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Economic Survey of Latin America and the Caribbean 1999-2000

image of Economic Survey of Latin America and the Caribbean 1999-2000

This summary provides an assessment of the Latin America and the Caribbean region's economy during 1999 and the first half of 2000. It presents an overview of each country's external sector, macroeconomic policy, activity levels, inflation, employment, saving and investment. The publication contains thirteen statistical tables.

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Argentina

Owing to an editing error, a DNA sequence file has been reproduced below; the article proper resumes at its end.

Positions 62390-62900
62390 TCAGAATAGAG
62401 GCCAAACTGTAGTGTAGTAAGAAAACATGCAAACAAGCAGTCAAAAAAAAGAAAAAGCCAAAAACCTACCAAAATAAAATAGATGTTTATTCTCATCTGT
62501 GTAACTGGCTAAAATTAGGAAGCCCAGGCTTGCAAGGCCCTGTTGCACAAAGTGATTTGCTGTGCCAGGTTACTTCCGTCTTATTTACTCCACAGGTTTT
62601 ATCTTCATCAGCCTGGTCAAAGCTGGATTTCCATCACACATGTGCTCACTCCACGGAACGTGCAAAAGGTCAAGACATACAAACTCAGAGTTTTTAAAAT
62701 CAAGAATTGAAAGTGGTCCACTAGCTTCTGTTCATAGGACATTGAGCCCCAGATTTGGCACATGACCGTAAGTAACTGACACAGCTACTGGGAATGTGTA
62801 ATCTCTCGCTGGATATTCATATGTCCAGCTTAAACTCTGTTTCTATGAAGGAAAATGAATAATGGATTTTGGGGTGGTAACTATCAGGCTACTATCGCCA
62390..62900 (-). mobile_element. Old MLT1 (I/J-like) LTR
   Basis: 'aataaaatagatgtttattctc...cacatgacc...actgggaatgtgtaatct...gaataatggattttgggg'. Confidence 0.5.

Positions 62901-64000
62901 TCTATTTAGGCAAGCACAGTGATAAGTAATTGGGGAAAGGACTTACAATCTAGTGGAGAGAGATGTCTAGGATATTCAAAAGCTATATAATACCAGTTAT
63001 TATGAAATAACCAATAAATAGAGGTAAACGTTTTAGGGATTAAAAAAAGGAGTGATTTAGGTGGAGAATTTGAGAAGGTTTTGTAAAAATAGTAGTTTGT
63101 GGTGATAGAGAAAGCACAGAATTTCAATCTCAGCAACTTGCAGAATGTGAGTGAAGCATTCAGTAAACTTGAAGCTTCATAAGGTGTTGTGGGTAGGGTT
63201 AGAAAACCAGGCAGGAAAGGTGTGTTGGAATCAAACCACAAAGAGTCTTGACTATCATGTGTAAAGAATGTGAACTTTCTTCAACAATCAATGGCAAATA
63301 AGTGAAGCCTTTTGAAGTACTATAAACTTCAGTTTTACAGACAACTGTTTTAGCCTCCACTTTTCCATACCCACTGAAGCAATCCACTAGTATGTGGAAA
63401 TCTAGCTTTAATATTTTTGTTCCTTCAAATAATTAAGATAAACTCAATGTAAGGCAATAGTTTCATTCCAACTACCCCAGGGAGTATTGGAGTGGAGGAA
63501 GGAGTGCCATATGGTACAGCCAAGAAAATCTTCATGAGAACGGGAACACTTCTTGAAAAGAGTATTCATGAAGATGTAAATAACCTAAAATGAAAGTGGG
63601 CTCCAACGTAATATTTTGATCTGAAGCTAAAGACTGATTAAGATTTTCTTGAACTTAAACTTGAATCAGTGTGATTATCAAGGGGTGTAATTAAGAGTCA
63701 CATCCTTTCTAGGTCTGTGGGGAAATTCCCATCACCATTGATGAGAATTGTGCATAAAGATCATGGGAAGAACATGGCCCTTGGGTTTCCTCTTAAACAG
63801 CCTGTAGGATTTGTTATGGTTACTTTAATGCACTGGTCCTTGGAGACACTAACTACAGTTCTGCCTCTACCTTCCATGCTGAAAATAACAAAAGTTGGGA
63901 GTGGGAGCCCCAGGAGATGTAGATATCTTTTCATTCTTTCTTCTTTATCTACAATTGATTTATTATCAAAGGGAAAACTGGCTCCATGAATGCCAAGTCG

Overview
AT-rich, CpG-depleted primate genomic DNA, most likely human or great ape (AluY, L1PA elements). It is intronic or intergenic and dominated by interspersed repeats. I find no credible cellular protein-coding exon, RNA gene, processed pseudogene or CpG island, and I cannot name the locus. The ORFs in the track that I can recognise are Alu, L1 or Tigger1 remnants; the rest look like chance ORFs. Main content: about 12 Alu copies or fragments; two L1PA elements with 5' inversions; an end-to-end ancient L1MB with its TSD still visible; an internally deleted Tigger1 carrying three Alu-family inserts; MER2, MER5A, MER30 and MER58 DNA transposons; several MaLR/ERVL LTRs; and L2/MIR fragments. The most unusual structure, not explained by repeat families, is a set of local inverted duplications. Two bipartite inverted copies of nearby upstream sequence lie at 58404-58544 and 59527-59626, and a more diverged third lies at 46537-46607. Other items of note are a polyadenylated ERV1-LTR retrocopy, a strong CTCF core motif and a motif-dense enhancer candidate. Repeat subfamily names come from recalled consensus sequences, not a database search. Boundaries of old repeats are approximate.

The level of activity fell by 3% in 1999, and the downturn in domestic spending had an impact on consumption and, above all, investment. For the first time in seven years the volume of goods and services exports actually decreased. Although the aggregate decrease in quantity was slight, the slump in unit prices led to an appreciable reduction in the value of merchandise exports .The decline in imports caused the trade gap to narrow by a significant amount, however, and this helped to scale back the negative balance on the current account. Against a backdrop of flagging demand, and with the exchange rate firmly tied to the dollar, the country witnessed price deflation, with the CPI dropping by 1.8% in 1999. For the year overall, the rising labour participation rate, combined with weaker demand for labour, raised the unemployment rate. However, although high, it did not approach the levels recorded during the recession of the mid-1990s. The compressed tax base hurt government revenues and, although capital inflows offset the impact of this trend to some extent, the national government deficit did rise somewhat. The adverse fiscal outlook prompted the new Administration, which took office in late 1999, to adopt adjustment measures based on spending cuts and tax changes.

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